>  -- ------------------------------

> Gregg C Vanderheiden Ph.D.

> 

> From: Gregg Vanderheiden [mailto:gv@trace.wisc.edu]

> Sent: Tuesday, May 01, 2007 3:42 PM

> To: 'Gregg Vanderheiden'; 'Andi Snow-Weaver'.

> Cc: 'curtischong@earthlink.net'; 'Earl.Johnson@Sun.COM'; 

> 'Richard Schwerdtfeger'; 'Sean Hayes'; 'Bailey@Access-Board.gov'

> Subject: RE: Gapsin Web Requirements- keyboard operation

> 

> There has been a lot of discussion here and in other 

> standards regarding the language to use for Keyboard 

> operation.  The goal is to have everything accessible from 

> they keyboard whenever possible

> 

> 

> 

> 

> If all functionality can be achieved using the keyboard, it 

> can be accomplished by keyboard users, by speech input (which 

> creates keyboard input), by mouse (using on-screen 

> keyboards), and by a wide variety of assistive technologies 

> that create simulated keystrokes as their output. No other 

> input form has this flexibility or is universally supported 

> and operable by people with different disabilities.  There is 

> a limitation however in that it is not possible to make 

> everything operable from the computer.

> 

> 

> While much can be done there are things like freehand 

> sketching or watercolor painting or threading a helicopter 

> through a barrage of flack and obstacles that cannot be done 

> from the keyboard without an in-ordinate number of 

> keystrokes.  (e.g. For watercolor painting one could specify 

> for each pixel along the travel path the exact direction and 

> width / depth of color to apply but it would be hundreds or 

> thousands of keystrokes to represent one brush stroke.)

> 

> 

> To capture the dividing line between what is practical and 

> what is not, a number of things have been proposed. These include

> 

> 

>       1)  ....whenever the action or its outcome can be 

> described in words

> 

> 

>             a.   This works unless you allow an inordinate 

> number of words.

>             The length and simplicity of the sentence then becomes the

>             dividing line and the discussion continues as to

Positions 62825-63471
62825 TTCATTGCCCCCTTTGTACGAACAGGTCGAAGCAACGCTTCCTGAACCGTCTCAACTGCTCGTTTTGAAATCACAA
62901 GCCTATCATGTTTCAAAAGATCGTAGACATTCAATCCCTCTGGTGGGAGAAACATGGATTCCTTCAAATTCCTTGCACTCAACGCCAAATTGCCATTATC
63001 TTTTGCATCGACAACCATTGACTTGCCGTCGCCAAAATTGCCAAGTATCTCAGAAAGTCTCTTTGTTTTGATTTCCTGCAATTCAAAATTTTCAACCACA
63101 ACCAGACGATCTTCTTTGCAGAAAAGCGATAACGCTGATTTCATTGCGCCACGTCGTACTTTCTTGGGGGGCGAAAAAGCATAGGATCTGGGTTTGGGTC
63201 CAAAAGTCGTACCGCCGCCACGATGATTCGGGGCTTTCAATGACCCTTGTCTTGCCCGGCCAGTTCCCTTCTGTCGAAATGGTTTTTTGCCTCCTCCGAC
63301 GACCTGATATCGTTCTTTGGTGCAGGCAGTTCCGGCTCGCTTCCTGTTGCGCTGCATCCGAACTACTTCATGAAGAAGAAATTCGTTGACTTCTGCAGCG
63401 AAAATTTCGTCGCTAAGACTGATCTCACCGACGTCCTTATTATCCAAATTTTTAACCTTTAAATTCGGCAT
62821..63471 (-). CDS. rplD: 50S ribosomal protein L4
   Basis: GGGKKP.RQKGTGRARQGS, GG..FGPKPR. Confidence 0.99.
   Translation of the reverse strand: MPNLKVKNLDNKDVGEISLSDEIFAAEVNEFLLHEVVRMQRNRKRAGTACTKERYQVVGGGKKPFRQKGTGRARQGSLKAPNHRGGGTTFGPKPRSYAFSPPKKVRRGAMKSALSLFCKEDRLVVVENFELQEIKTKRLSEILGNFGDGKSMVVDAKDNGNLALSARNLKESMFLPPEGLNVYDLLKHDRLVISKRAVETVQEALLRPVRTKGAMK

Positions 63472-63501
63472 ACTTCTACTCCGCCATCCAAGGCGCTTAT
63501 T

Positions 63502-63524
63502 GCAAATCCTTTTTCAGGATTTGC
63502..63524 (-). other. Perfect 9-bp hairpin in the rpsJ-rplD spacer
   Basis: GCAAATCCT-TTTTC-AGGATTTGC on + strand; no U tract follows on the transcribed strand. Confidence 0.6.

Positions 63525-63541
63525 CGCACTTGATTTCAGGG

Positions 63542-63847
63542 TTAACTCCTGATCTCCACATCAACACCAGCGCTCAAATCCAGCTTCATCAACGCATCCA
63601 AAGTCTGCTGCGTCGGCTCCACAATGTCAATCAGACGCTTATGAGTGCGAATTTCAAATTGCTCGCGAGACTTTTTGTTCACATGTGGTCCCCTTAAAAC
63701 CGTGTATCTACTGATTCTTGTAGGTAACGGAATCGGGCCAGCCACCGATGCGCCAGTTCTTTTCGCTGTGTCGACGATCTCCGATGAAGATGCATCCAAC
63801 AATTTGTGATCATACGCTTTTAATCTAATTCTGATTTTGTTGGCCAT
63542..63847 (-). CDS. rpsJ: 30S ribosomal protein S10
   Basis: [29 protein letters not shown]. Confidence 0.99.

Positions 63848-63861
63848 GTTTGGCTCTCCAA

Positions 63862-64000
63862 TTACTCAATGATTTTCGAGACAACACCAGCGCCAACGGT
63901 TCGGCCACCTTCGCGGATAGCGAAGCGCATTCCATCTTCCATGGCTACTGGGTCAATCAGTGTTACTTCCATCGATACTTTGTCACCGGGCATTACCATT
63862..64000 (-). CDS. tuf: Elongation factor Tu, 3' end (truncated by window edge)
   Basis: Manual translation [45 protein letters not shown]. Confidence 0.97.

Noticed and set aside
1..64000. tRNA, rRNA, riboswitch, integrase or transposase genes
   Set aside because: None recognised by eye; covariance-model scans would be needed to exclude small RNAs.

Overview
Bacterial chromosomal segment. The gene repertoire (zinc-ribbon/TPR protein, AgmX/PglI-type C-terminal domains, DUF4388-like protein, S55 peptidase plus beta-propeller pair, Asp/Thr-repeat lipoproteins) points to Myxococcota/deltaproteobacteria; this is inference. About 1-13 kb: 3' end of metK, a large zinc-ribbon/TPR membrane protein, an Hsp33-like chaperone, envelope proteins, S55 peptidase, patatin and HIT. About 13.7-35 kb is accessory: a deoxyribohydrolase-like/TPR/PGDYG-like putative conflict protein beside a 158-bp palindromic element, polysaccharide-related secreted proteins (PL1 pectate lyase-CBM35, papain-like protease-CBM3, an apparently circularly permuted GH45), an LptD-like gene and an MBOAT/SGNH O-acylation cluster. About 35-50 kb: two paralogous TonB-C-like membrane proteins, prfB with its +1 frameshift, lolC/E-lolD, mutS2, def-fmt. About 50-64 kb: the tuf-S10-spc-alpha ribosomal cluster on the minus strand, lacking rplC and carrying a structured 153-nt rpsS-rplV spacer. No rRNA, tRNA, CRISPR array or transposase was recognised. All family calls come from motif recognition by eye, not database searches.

> how to draw a

>             line there.  Also there was confusion as to whether this

>             required things to be controlled by typing in a sentence

>             describing the outcome (i.e. it was confusing why 

> this was the

>             'bright line').

> 

> 

>       2)  ... except when the underlying function requires 

> time-dependent

>       analog input

> 

> 

>             a.   This tries to get at the cause of the 

> restriction (i.e.

>             why it is and exception) but there is a lot of 

> discussion about

>             the fact that any analog input can be described 

> as an infinite

>             number of discreet motions (see above).  The 

> time-dependent

>             seems to eliminate the ability to use an infinite 

> number of

>             commands but then this appears to overlap with 

> the 'time limit'

>             provision which has exceptions.

> 

> 

>       3)  ...except if the underlying function requires path 

> dependent input

> 

> 

>             a.   Free hand drawing, watercolor painting, and flying a

>             helicopter through an obstacle course are all examples of

>             functions that require path dependent input.   

> Drawing straight

>             lines, regular geometric shapes, sizing windows 

> and dragging

>             objects to a location (when the path to that 

> location is not

>             relevant) do not require path dependent input.

> 

> 

> The suggestion is to use #3.  Comments are sought as to 

> problems with this approach (#3) or whether it was the best 

> approach or not (for drawing the line between what should 

> have to be controllable from a keyboard and what should not 

> be required at the basic level of accessibility).

> 

> 

> NOTE: there is a higher level of accessibility that requires 

> ALL content to be controlled from a keyboard to be VERY accessible.

> 

> Gregg

> 

> ------------------------

> Gregg C Vanderheiden Ph.D.

> Professor - Depts of Ind. Engr. & BioMed Engr.

> Director - Trace R & D Center

> University of Wisconsin-Madison

> <http://trace.wisc.edu/> FAX 608/262-8848 DSS Player at 

> http://tinyurl.com/dho6b If Attachement is a mail.dat try 

> http://www.kopf.com.br/winmail/

> 

> 

> 

> 

> 

> 

> 

> 

> Gregg